Portagee Phillips

His name was a plain one – John Phillips. Some called him Portugee or Portuguese Phillips. But whatever they called him, they couldn’t have said that he wasn’t a man: a man’s man.

John “Portugee” Phillips was a combination scout, trapper, Indian fighter and all-round plainsman. A man of medium height with dark semi-wavy hair, dark but not deep eyes, and a bearded strong face, his country was that of the Northern plains, the Wyoming-Dakota-Montana territory. He received his moniker because he was Portuguese: born Manual Felipe Cardoso on April 8, 1832, the fourth of nine children of Felipe and Maria Cardoso. Born near the town of Terra, on the island of Pico, in the Azores, he entered life as a citizen of Portugal. At the age of 18, he left the Azores aboard a whaling vessel bound for California, where the youth intended to pan for gold.

It was December 22, 1866. Just twenty-four hours before, Captain Wm. Fetterman and eighty men had been killed by Sioux and Cheyenne in a battle that history calls the Fetterman Massacre. The Sioux were holding Ft. Phil Kearny under a virtual state of siege. Ft. Kearny had been built smack-dab in the middle of Sioux territory. The great Red Cloud, then at the pinnacle of power and leadership, kept the fort under constant watch. Fetterman had gone out under strict orders to “relieve the wood train, drive back the Indians, but on no account pursue the Indians beyond Lodge Trail Ridge.” But Fetterman, who once made the grand statement, “Give me eighty men and I’ll ride through the whole Sioux nation,” disobeyed and, although he had his eighty, he didn’t even make a dent. Capt. R. Ten Eyck brought in the pitiful remains.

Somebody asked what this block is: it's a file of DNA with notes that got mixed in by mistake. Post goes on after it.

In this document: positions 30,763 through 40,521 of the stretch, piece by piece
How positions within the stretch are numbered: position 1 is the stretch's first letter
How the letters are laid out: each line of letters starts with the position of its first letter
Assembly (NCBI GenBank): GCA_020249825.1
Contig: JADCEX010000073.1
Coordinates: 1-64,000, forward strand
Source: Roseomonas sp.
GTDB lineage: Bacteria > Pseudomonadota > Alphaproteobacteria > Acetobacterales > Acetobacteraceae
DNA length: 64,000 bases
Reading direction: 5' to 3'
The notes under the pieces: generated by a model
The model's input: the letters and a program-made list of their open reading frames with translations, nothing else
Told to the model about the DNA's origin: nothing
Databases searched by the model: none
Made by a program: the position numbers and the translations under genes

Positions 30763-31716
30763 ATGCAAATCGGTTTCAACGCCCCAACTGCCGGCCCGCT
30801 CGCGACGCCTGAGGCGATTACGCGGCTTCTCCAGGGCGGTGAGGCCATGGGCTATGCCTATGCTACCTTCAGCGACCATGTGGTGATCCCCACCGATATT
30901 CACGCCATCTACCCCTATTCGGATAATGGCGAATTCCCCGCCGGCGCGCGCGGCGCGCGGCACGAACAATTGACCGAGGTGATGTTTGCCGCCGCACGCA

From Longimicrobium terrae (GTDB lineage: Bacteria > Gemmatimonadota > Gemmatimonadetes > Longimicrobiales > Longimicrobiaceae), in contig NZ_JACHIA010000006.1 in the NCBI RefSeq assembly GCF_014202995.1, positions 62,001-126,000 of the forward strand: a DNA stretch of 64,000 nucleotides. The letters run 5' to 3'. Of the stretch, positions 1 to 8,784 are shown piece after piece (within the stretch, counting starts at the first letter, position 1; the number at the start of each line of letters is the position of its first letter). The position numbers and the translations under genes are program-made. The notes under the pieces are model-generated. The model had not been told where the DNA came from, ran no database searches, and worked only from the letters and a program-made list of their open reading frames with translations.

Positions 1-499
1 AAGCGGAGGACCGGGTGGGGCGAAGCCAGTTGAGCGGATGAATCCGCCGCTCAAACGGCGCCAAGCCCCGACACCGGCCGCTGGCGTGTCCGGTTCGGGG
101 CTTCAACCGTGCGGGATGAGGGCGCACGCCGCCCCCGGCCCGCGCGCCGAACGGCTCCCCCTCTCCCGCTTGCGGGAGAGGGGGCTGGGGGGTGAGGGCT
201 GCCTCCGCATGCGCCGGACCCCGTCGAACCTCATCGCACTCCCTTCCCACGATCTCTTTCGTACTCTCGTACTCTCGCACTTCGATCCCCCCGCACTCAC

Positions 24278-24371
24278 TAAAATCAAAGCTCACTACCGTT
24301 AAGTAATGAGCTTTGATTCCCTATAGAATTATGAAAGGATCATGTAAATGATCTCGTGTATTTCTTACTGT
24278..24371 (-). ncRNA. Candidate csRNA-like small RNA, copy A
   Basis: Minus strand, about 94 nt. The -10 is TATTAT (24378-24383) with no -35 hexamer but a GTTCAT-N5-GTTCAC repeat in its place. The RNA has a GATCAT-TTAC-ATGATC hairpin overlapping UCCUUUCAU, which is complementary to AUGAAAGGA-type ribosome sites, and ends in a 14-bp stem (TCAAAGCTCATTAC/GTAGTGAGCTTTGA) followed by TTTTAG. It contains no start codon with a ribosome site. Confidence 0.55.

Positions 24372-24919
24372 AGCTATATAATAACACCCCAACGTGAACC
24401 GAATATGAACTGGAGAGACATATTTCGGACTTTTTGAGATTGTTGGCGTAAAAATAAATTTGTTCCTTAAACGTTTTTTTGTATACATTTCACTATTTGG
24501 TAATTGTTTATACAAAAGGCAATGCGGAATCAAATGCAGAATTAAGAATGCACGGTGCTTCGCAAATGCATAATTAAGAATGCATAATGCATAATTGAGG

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8 Responses to Portagee Phillips

  1. Trib says:

    Good History. Should also thank his horse who carried him the 235 miles.

  2. WiscoDave says:

    I remember reading of him when I was a boy. Strongly suggest that all 3 links be read. They show interesting perspectives on the retelling of a story.

    • Robert says:

      I read all three. “interesting perspectives” is putting it politely; more like different sets of lie.. I mean, embellishments.
      How’s the eye, Wisco?I

  3. formwiz says:

    The story first got mention in a book called “Indian-Fighting Army” originally published in 1941 and reprinted several times, but not recently.

    The Sioux later raided his herds after he married and took up ranching.

  4. Stw says:

    I’ve walked the Fetterman battlefield. As with the Custer battlefield you can stand on it and watch traffic running up and down the interstate. Red Cloud won the war and the fort was abandoned and burned. Those buried in the graveyard yard there were eventually moved to lie with Custer’s men at the Little Big Horn. The site of The Wagon Box Fight is also in the area and worth a stop.

  5. Jim22 says:

    You really should look into Liver Eating Johnson. He and Portagee were contemporaries.

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